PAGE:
Grant photo

The City of Portland will apply for more than $300,000 in grant money from the State of Tennessee that is earmarked for certain types of projects, ranging from IT upgrades to capital maintenance projects and utility upgrades.

The Portland City Council voted unanimously to apply for state grant money that will become available later this year for certain projects that are specifically earmarked by the State of Tennessee.

The council voted in the April 20 meeting to fill out the application for the money that would be just over $300,000 that would come to the city from the state with no strings attached.

“We have some state approved funding that is being sent out to different cities and counties across the state, based on population. Under this particular funding, I think it is $312,948, that can be broken up in between IT hardware upgrades, different types of capital maintenance projects, utility upgrades, road projects, public safety and any Covid-19 response,” Mayor Mike Callis told the council before the vote. “We need to file this resolution because the applications will be released April 30, and we want to be ready once the application is released to fill that out and submit that.

“This is simply a resolution saying we want to fill out an application and be a part of that. This is no strings attached money, by the way, which is my understanding, and we’re making up a list so we can spread that across the different line items for this particular grant.”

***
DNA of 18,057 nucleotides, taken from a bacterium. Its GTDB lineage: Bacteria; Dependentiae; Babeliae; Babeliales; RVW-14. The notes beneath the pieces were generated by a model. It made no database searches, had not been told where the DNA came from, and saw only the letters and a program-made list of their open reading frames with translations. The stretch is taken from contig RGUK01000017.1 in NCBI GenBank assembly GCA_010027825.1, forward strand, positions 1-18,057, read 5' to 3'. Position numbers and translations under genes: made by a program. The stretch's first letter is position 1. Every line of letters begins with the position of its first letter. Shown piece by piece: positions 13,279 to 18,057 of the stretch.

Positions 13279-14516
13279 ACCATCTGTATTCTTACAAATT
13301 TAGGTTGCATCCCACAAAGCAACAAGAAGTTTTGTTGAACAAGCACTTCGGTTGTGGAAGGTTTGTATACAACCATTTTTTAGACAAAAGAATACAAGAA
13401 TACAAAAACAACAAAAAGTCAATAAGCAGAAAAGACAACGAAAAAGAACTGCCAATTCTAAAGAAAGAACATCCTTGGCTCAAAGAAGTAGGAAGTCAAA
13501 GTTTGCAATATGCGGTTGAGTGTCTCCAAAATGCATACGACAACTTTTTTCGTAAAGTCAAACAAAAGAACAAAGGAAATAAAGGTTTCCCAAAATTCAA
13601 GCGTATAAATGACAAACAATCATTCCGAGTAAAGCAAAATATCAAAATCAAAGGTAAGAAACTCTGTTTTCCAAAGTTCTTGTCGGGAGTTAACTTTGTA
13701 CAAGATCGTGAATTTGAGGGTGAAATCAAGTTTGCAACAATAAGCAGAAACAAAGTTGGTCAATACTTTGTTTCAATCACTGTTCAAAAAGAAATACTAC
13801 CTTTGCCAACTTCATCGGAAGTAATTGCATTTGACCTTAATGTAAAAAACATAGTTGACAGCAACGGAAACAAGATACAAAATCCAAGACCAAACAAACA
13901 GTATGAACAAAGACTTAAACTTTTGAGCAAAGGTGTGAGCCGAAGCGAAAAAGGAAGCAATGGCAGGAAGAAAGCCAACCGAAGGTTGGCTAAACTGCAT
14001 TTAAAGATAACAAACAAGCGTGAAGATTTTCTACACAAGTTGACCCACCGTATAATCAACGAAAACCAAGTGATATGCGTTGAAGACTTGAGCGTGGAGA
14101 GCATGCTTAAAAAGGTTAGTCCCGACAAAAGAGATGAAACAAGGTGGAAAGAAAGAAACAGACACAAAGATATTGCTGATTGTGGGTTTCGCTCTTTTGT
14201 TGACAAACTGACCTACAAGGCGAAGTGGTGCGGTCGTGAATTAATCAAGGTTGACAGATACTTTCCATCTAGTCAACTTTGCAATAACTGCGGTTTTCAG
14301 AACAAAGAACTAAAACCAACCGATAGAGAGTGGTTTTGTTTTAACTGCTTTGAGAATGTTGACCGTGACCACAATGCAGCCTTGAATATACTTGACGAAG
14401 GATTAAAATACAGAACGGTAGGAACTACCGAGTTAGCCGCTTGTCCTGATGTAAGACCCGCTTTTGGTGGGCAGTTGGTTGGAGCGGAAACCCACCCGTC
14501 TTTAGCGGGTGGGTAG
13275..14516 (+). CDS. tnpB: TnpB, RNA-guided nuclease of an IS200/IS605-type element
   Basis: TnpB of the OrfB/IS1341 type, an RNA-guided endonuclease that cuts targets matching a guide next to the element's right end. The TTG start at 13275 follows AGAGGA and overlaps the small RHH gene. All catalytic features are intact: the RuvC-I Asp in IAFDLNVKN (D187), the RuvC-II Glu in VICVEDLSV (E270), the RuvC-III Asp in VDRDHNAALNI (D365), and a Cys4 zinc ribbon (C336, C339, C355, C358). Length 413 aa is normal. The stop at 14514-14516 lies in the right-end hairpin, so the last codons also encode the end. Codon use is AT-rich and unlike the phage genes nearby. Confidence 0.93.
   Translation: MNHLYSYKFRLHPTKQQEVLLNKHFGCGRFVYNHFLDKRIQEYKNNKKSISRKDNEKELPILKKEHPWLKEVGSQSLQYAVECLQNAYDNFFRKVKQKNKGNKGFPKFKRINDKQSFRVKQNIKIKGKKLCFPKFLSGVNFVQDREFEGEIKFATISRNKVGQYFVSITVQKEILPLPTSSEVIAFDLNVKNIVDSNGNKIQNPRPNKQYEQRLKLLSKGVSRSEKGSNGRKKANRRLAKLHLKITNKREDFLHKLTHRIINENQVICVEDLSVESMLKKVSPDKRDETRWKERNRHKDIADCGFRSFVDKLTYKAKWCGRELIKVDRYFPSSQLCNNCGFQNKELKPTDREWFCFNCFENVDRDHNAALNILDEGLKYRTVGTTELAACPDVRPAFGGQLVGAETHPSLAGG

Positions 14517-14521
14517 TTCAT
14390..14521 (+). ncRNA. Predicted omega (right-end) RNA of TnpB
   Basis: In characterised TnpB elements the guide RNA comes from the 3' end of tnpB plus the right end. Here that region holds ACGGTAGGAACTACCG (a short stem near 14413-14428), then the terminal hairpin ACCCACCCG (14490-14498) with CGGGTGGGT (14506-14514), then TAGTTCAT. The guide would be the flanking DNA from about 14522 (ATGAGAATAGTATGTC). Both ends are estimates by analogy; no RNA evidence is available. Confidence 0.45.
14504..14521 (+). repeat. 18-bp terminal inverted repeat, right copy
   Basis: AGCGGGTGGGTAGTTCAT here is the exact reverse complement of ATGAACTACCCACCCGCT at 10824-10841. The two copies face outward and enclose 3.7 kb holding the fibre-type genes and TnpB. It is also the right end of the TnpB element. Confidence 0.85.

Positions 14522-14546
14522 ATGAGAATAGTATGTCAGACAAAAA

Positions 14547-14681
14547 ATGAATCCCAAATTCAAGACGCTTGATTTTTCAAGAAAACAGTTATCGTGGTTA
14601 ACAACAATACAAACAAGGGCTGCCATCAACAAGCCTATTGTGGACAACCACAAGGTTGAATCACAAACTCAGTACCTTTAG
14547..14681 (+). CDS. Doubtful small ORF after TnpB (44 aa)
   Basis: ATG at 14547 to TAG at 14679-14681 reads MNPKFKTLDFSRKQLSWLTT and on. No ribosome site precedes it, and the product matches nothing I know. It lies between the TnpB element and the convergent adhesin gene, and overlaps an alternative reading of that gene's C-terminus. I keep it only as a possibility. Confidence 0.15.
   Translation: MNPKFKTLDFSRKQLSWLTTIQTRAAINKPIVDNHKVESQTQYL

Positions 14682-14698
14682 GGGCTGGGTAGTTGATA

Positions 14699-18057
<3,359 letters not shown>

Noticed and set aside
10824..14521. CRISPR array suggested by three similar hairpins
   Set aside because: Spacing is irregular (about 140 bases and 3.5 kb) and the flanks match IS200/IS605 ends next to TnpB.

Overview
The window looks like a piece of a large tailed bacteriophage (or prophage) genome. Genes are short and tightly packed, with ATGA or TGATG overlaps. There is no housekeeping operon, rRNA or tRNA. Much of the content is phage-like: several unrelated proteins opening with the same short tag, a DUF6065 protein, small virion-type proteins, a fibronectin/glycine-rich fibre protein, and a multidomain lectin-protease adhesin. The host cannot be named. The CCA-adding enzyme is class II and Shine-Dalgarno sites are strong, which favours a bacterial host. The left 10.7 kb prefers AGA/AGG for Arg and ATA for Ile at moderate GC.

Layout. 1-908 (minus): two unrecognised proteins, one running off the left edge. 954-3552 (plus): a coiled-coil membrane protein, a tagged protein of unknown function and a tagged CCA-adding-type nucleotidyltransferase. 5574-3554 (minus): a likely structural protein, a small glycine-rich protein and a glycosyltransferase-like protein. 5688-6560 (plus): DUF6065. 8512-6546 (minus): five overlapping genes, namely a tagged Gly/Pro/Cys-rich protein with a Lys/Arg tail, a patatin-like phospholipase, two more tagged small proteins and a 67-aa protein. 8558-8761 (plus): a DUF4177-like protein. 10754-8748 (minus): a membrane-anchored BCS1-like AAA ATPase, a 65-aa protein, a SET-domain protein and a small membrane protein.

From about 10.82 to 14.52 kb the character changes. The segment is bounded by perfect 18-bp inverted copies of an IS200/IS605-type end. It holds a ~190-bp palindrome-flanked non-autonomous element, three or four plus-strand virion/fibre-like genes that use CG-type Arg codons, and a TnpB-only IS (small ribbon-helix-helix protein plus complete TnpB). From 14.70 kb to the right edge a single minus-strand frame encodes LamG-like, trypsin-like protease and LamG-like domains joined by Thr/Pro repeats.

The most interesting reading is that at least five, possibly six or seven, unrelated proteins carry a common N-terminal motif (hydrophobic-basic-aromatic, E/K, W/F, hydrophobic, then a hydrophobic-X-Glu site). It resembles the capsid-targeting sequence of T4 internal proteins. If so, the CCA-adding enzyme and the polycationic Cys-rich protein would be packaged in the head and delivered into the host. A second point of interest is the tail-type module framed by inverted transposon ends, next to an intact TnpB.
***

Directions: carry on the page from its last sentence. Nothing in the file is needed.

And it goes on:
All funds would be made available after July 1, 2020 and are to be used as a one-time funding on one-time expenses. According to information the state sent out about the grant, these “may not be used to support recurring expenditures such as salaries, debt issuance, or existing programming and services. Grant funds for new building construction are not permitted.”

The funds may be used as a match to leverage other funds, and no local funding match is required with this grant money. The money can be used on multiple projects, and the funding is based on the population from the United States Census Bureau’s data from July 2018.

No county may receive more than $500,000 in grant money, and no city or municipality can receive less than $30,000.

Metro governments, such as Davidson, Trousdale and Moore counties will receive only one allocation, whichever amount is higher regarding city or county. Funds must be contractually obligated by June 30, 2021 or returned to the state, and all funds must be spent by June 30, 2023.

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